My life is in a bit of a transition right now. Maybe I am just a late bloomer, but now that I am in the second half of my thirties I am trying to be more intentional in everything I do. I have decluttered the excess possessions from my home, I have decluttered negative people from my life, and am trying to be purposeful in spending my time and energy.
But somehow there is still a sense that life is happening to me instead of me making it happen. Days turn into weeks and I haven’t accomplished what I set out to. I often say that busyness is a sign of misaligned priorities, but then I find myself rushing to meet a deadline, or feeling overwhelmed and drained.
Recently I picked up a book that has brought clarity to what is out of sync in my life. What Falls From The Sky by Esther Emery chronicles the year that she decided to completely give up the internet. The subtitle is ” how I disconnected from the internet and reconnected with the God who made the clouds.” I wasn’t really sure what to expect when I selected this book, but the idea of giving up the internet was intriguing to me.
Esther and her husband found themselves in a new city after a personal and professional crisis had turned her world upside down. She almost flippantly decided to give up the internet for a year, even though that meant no blogging and losing connection with over 400 people. She expected some big epiphany. It didn’t come.
“I didn’t feel it happening when my speed kicked up so high that I was no longer grounded. I didn’t feel it happening when I became inauthentic, or deceitful, or when my husband and I completely lost touch with each other.”
I’m an extreme introvert. I’ve joked for years about being a hermit, but only recently have I realized just how much interaction, especially on social media, drains me. I’ve been struggling to find a healthy balance with my iPhone and failing. I am a self-employed hairstylists, so my clients contact me via my phone or Facebook. I have a teenager who needs to be able to get ahold of me. And I have countless friends and family that I feel obligated to answer as soon as their message hits my phone. I have made myself far too available, and now I feel that I am on-call 24/7. I’ve justified this gluttony of social media and messaging because this is how I earn a living, doing hair and writing this blog. But it has left my spirit completely drained.
“But can the computer replace what it so effectively imitates? In the last few months before I dropped off the internet, I had come near to living a wholly electronic life. I was in danger of giving up entirely on real people.”
In the year that Esther gave up the internet she sought community in church, through writing letters and sending them through good, old fashioned snail mail, and through a landline phone. She read, she took up gardening, but most of all she broke through a lot of old hurts and wounds.
“I try to imagine the ‘spiritual power to be at leisure,’ and I don’t know what that is, but I know that whatever it is, it is something I want.”
Eventually she came back to the internet. She started blogging again, and connecting on Facebook. But she found it wasn’t quite the same. After a year of forging real connections with people, the internet rang a bit more hollow. Once she was living life with purpose and intention it was nearly impossible to go back to relating to a screen. She ended up deleting her Facebook account.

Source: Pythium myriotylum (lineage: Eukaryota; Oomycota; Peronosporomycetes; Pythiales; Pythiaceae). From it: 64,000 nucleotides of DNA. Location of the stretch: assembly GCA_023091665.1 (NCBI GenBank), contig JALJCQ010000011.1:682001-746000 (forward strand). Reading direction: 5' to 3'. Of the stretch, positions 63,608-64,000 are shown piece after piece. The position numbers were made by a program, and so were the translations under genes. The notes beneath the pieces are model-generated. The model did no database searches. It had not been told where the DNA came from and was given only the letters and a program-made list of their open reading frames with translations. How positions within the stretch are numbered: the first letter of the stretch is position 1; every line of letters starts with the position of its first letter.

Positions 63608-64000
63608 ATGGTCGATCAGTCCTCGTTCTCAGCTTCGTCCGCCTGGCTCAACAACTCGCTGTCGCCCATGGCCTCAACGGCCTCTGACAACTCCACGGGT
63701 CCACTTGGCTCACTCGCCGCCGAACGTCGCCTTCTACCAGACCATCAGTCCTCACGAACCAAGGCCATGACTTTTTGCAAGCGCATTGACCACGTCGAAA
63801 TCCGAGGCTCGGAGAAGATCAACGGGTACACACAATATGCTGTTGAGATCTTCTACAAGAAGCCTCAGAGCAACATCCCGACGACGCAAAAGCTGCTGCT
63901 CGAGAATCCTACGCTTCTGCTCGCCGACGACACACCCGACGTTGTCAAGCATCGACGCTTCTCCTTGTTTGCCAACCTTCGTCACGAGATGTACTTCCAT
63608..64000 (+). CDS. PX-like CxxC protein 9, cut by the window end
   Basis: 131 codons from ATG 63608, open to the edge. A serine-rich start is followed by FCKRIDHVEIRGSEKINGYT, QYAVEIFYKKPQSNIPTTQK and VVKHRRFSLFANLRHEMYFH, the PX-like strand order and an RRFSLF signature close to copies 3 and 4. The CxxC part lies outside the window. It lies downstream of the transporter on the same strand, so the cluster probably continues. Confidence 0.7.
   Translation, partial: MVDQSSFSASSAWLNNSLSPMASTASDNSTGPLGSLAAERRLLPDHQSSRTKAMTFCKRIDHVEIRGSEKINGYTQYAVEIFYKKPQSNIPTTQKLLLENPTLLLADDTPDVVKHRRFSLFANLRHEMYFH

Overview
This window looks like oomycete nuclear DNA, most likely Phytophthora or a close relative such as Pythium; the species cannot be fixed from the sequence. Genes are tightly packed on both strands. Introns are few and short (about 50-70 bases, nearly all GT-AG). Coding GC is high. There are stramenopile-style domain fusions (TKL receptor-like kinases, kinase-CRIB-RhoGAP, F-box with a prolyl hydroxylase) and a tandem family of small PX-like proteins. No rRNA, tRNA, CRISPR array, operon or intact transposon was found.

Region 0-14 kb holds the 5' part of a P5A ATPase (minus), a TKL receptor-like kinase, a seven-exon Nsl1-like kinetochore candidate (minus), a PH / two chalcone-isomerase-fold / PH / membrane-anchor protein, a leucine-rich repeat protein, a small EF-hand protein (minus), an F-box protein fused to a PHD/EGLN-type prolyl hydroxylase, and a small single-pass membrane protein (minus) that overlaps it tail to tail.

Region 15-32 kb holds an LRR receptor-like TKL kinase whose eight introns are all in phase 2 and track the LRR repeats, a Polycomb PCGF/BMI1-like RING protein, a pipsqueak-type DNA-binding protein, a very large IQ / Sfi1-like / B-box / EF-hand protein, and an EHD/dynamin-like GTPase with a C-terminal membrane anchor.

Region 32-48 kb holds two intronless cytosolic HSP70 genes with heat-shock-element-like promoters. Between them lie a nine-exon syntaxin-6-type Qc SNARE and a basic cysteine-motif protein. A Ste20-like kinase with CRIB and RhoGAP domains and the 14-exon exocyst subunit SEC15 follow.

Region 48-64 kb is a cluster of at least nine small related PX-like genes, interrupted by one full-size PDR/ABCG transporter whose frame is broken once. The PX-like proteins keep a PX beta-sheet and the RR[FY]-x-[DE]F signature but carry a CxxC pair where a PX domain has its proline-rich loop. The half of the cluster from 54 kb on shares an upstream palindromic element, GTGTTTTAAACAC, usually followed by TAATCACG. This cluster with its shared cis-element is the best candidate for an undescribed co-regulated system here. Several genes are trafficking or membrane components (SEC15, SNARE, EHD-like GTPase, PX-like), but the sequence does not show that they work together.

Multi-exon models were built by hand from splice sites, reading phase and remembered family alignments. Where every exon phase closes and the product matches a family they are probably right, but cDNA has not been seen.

Esther still blogs and has a YouTube channel, but her story inspired me to try an experiment of my own. Facebook is my favorite and least favorite place on the internet. I waste hours of my day scrolling through cat videos and thoughts that someone did not filter from their brain to their page. It often leaves me feeling negative and overwhelmed, yet I still find myself clicking over to my page incessantly throughout the day. I’ve contemplated deleting my Facebook profile altogether, but some of the companies I write for require that I share the content on Facebook.
A while ago I installed Rescue Time on my computer. It tracks where I spend time on the internet, then emails me a weekly report. I was absolutely stunned when I first started receiving those weekly reports. By far the most time is spent
wasted on Facebook. Even while I have been writing this post I have been distracted by that little notification that something new has happened on Facebook.
Starting on February 1st, I am going to take a Facebook fast. That means I will delete all of the Facebook apps from my phone, and I will NOT check it on my computer for 7 days. I will alert my friends and clients that they will have to contact me another way because I wont be checking my Facebook messages. I wont be posting on my blog Facebook page either, which is scary for me. If I am quiet for a week will I come back to no audience?
Facebook Fast Challenge
If Facebook has been a time-waster, or a negative in your life I invite you to join me on this 7 day Facebook fast. Theres no rules or requirements to join, just stay off of Facebook for 7 days. I will stay active on Instagram, so you can follow some updates there if you like. If you post updates of your own, tag them with #plaidfuzzFBfast so I can follow along, too.
I’m hoping to really gain some insight into where Facebook fits into my life, and how it is affecting my communication and friendships. I may not have a life-altering epiphany in a week’s time, but I am definitely excited to give it a try.